Julian is a rising Junior at Bucknell University in Lewisburg, PA, majoring in Sociology and contemplating adding a second major in Spanish. The study of Sociology, analyzing the way societies operate, is an important field to Julian, and he is eager to pursue research opportunities including studying abroad in South America. He is active at Bucknell outside the classroom by playing club soccer, he serves as a member of LACOS, the Hispanic/Latinx student organization, and Speak UP, an organization advocating against behaviors and ideas leading to sexual misconduct.

Julian, bottom row, second from left, with his Senior 3 cabin-mates in 2013. Four others will join Julian on staff this summer!

Pemi has had a huge impact on Julian and his family, and they have been vital in  continuing the traditions of the institution. When asked about a favorite Pemi story or memory, Julian thoughtfully responded with an eloquence that deserves to be shared in full.

After the final campfire when I was 15, my cabin-mates were lamenting the end of our Pemi careers as campers. There were tears after the campfire, during the walk back to the cabin, and then quiet as none of us wanted to say goodbye to each other. Ben Ridley walked into our cabin and decided to take us out to the baseball field. It was after taps and the camp was dark and silent, but the sky was stunning. We laid on the grass in the outfield of the baseball field, staring out into the cosmos, and took turns swapping stories and laughing about our journeys at Pemi. Ben told us that even though we were done as campers, the bonds that we forged were special enough that they would last until we saw each other next. I looked around and in my cabin-mates I saw brothers, and I know that what Ben said was true. I have met up with most of the boys from the outfield that night and each time it was as if no time had passed, and our friendship continued just as strong as it was when we were 15.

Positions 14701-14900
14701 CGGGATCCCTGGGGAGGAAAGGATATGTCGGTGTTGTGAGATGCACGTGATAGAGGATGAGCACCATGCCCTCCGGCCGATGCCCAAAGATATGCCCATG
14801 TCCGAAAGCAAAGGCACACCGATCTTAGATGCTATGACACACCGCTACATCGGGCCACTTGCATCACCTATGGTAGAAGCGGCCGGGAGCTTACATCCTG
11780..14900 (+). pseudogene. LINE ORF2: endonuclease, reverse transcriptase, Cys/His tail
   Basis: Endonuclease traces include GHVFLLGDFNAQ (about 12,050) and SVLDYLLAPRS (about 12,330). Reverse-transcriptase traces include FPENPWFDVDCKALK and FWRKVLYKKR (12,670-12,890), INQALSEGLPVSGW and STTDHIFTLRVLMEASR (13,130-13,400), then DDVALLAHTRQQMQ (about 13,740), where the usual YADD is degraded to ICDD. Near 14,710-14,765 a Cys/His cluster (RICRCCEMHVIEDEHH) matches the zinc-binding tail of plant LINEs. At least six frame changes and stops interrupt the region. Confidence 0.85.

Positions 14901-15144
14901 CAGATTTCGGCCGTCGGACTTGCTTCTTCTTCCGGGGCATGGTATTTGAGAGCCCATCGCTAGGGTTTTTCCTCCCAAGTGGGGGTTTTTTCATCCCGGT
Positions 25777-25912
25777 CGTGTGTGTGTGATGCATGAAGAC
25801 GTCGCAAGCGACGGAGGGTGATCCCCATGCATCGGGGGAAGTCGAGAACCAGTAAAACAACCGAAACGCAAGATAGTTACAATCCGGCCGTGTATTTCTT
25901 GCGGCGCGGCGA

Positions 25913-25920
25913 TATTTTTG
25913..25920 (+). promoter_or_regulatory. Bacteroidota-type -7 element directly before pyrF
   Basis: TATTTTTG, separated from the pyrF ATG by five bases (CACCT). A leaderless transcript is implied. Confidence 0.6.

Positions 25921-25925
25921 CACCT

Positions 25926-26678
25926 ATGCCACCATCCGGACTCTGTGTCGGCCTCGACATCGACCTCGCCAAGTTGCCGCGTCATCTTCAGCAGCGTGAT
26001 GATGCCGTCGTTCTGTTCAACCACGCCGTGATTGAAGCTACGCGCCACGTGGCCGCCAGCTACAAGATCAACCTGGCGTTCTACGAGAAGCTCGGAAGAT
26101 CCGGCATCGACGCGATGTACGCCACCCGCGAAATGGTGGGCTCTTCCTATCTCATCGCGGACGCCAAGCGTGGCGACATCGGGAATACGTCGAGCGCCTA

FACILITY UPDATE

A new cross section joins together the traditional twin piers.

Our facility is in excellent shape, and weathered an unusual New England winter and spring that offered a host of challenges. Guided by Reed Harrigan, Pemi’s Head of Buildings and Grounds, vast improvements can be seen as soon as you cross over the bridge to paradise. Looking to your right, you’ll immediately notice a new dock system for Senior Beach and two new floats beyond. These modern, easy to install floating docks accommodate the unpredictable water levels that have become the norm, and most importantly, the docks ensure increased water safety and support improved swimming instruction.